Health & Medicine

There are options for heart treatments

Dr. Ted Wright
Dr. Ted Wright Herald-Leader

A healthy heart is an organized instrument, using well-timed electrical impulses to send blood circulating through the arteries — "supply wagon" delivering oxygen to the farthest reaches of the body. These electrical impulses occur in a specific order and within a specific time frame — what doctors call normal sinus rhythm. But when something interrupts these impulses, the heart misfires and struggles to contract smoothly. Any interruption in the smooth, steady flow of oxygen-rich blood can make you seriously, even dangerously, ill.

We call it Atrial Fibrillation, or A-fib.

People with A-fib may feel tired, weak, dizzy, and/or short of breath, especially after exercising or lifting heavy objects. Some patients feel their heart race or skip a beat, while others have no symptoms at all. A doctor can use a variety of tests to confirm whether you have A-fib, such as an EKG or a stress test.

Complications of A-fib include a greatly elevated risk of stroke. Therefore our two treatment objectives are to restore normal rhythm and reduce stroke risk.

Drugs that either help prevent the blood from clotting or help to regulate heart rhythm are a traditional way to treat A-fib. But these drugs have complications and side effects that are expensive and time-consuming to cope with.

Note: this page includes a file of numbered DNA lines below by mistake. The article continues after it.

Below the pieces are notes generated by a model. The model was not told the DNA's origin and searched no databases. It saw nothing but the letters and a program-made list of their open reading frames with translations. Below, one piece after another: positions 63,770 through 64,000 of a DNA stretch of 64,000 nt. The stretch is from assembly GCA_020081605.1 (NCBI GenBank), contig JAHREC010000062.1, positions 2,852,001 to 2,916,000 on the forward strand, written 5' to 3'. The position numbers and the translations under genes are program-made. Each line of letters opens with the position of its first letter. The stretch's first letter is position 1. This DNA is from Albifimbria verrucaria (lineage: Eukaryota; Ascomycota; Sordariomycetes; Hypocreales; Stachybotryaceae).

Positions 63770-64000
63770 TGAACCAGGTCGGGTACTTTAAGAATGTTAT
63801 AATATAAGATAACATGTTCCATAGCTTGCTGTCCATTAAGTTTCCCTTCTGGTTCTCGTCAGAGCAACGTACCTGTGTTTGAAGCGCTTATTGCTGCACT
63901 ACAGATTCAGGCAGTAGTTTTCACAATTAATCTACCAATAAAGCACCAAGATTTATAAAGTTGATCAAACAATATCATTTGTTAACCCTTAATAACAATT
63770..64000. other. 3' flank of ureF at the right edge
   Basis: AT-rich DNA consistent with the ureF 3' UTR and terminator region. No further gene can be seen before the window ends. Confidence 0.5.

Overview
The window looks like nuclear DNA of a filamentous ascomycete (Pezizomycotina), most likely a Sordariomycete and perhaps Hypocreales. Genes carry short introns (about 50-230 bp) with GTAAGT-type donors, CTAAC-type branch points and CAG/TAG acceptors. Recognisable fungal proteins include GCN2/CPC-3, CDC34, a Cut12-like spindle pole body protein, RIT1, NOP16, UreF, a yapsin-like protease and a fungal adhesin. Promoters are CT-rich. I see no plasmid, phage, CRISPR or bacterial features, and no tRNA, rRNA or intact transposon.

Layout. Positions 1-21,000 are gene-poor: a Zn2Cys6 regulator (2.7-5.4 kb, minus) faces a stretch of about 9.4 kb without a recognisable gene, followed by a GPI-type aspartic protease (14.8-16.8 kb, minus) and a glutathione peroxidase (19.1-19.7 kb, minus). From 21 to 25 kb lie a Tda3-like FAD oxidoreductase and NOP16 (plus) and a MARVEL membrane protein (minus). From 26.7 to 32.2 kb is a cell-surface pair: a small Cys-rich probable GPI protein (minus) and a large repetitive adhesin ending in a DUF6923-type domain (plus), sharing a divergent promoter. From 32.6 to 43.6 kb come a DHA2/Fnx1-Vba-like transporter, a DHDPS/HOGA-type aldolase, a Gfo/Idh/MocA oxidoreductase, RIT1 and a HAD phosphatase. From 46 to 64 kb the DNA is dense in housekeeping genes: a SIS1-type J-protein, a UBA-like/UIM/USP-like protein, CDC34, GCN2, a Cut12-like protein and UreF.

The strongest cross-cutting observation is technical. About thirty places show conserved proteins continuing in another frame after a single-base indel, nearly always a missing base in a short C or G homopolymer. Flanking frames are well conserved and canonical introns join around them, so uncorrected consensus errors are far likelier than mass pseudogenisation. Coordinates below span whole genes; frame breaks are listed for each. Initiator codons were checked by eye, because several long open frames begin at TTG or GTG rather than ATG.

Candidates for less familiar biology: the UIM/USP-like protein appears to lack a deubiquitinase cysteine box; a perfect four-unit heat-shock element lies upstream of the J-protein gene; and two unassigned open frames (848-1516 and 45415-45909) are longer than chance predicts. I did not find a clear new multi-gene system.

Another non-surgical therapy called electrical cardioversion uses targeted electrical shock to stop the heartbeat temporarily. When the heart resumes beating it may return to a normal rhythm, much like pressing the "reset" button.

If these treatments aren't effective, we explore a number of surgical options to replace or complement drug therapy. Kentuckians are fortunate to have access to these procedures, which in some cases aren't available elsewhere in the region.

With a procedure called Mini-MAZE, doctors construct a maze of scar tissue in the heart to reorganize contractions into a normal rhythm.

Other procedures aim to close a small pouch of the heart where clots that cause stroke tend to form.

The Atri-Clip procedure uses small incisions through the chest to deploy a fabric band, pulling the pouch closed much like a rubber band is used to make a ponytail in a girl's hair.

The LARIAT procedure uses two catheters (tubes), each fitted with a tiny magnet. Through small incisions, the doctor guides one magnet inside the pouch, and one outside. Once they click together (much like two magnets between a layer of cloth), a tiny "lasso" is looped around the opening of the pouch and pulled closed like the drawstring on a sack.

Also on the frontier of treatment, but available in Lexington, the AMPLATZER Cardiac Plug operates like a sink stopper to block the pouch opening.

In most cases, these are highly effective and minimally invasive treatments that allow A-fib sufferers to return quickly to an active, healthy lifestyle.